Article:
Friday, 11 December 2009
Why are there two nationalist parties? Why are there three unionist parties?
Some would say the big dividing line between the SDLP and Sinn Fein was the question of violence. Sinn Fein’s links to the IRA were always anathema to the SDLP who, like Daniel O’Connell in the nineteenth century, didn’t believe that Irish independence was worth the spilling of one drop of Irish blood. Sinn Fein disagreed and so the gulf between the two was established.
But that was until nearly fifteen years ago. Now the IRA appears to be truly a thing of the past, why aren’t the SDLP and Sinn Fein uniting to present a common front at, say, the next elections to Westminster? Three reasons, probably: one, few smaller firms want to be taken over by a bigger firm. Second– and perhaps more importantly – the SDLP are a middle-class party. They live in middle class areas, they put forward middle-class candidates (lawyers, doctors, accountants) for election. Sinn Fein’s core is working-class and their candidates tend to be the occasional teacher but more commonly men and women who look, sound and are working-class. The third reason the SDLP and Sinn Fein stay apart has to do with power. If you’ve got machinery and organization in place, it’s hard to dismantle that, because the new dispensation will mean change and change is always a threat.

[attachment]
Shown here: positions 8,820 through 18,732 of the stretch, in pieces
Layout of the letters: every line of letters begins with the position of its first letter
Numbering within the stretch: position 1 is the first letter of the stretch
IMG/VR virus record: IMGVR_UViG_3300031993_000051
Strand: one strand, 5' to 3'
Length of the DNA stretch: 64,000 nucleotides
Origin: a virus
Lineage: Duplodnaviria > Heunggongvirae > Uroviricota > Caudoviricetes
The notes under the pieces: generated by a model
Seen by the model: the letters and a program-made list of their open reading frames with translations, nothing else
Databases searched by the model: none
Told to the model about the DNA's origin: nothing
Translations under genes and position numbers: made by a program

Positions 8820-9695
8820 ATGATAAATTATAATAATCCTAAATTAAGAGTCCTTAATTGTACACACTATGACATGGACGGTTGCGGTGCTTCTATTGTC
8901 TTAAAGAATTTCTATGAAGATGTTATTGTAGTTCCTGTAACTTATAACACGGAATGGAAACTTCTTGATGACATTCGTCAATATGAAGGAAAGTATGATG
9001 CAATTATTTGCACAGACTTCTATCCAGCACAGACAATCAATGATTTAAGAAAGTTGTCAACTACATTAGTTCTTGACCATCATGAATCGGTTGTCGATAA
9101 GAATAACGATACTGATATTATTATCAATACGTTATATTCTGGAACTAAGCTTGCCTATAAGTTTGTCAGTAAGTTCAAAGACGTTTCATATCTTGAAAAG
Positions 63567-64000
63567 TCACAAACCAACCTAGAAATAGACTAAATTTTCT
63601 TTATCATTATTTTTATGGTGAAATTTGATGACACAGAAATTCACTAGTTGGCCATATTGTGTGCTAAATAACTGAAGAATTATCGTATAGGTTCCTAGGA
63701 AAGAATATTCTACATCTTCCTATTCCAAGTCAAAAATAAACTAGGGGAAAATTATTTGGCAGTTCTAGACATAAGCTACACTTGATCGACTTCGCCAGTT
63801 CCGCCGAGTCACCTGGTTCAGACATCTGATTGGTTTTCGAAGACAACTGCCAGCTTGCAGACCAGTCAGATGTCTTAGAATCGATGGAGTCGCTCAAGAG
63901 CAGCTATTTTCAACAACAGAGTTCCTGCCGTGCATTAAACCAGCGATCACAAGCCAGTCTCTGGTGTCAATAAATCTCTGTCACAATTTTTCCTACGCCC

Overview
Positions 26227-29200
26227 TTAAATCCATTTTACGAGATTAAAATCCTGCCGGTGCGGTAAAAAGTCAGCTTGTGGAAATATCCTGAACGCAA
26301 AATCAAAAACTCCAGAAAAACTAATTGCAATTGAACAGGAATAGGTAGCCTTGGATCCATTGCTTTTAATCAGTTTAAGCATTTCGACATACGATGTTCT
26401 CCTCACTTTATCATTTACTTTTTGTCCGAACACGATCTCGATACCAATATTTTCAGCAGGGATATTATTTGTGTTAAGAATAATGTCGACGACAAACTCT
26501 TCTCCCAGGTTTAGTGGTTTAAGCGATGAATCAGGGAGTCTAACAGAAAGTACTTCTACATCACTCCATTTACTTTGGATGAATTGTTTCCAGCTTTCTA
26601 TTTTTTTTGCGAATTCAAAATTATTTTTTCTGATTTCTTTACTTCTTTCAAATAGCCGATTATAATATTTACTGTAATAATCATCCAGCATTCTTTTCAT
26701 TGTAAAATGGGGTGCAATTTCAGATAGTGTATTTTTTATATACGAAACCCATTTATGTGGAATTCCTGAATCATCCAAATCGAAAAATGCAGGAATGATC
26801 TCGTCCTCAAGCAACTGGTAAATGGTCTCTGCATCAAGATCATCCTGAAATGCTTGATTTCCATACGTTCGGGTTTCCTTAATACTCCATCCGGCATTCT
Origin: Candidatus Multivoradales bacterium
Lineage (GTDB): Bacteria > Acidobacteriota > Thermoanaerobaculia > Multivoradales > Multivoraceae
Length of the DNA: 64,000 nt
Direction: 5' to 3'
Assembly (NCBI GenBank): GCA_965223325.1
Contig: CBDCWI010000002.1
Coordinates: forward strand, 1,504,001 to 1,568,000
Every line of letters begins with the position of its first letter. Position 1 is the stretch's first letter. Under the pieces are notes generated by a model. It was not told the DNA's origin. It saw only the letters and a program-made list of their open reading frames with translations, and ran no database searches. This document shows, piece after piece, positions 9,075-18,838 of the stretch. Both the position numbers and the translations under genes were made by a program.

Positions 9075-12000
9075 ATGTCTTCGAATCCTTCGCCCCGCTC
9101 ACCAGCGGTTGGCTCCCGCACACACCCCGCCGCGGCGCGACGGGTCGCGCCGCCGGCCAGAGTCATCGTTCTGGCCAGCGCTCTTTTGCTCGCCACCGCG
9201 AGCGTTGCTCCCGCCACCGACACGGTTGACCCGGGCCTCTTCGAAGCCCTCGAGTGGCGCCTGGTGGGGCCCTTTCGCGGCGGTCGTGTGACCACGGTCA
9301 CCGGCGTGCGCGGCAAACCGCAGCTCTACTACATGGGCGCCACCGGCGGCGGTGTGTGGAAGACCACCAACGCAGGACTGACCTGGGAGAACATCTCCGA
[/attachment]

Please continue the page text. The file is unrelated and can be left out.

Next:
As for unionism, the Alliance Party don’t want to merge with either of the two other parties, because it sees itself as a cross-community beacon of hope. Besides, they’re more refined than the rough-and-tumble DUP or even the slightly less rough-and-tumble UUP. And what about the DUP and the UUP – might they come together? Only yesterday there was a call from Ian Óg Paisley for an agreed unionist candidate in South Belfast and Tyrone and Fermanagh. “Think of the major boost it would be to the confidence of the unionist community to see Gildernew turfed out in Fermanagh/South Tyrone and Alasdair McDonnell given his marching orders in South Belfast” he says. Mind you, Ian Óg’s daddy built a political career by running against majority unionist parties, so it’s a bit rich for Ian Óg to now wring his hands at the effects of a split unionist vote.
So why is he doing it? Because the DUP in general is worried that it may suffer at the Westminster election in May, particularly at the hands of Jim Allister’s TUV. And because Ian Óg in particular is worried that he may suffer in the Westminster election at the hands of TUV top dog Jim Allister. Don’t forget, Allister plans to stand in North Antrim – the constituency currently represented by Ian Paisley Snr and long thought of as Ian Óg’s rightful inheritance.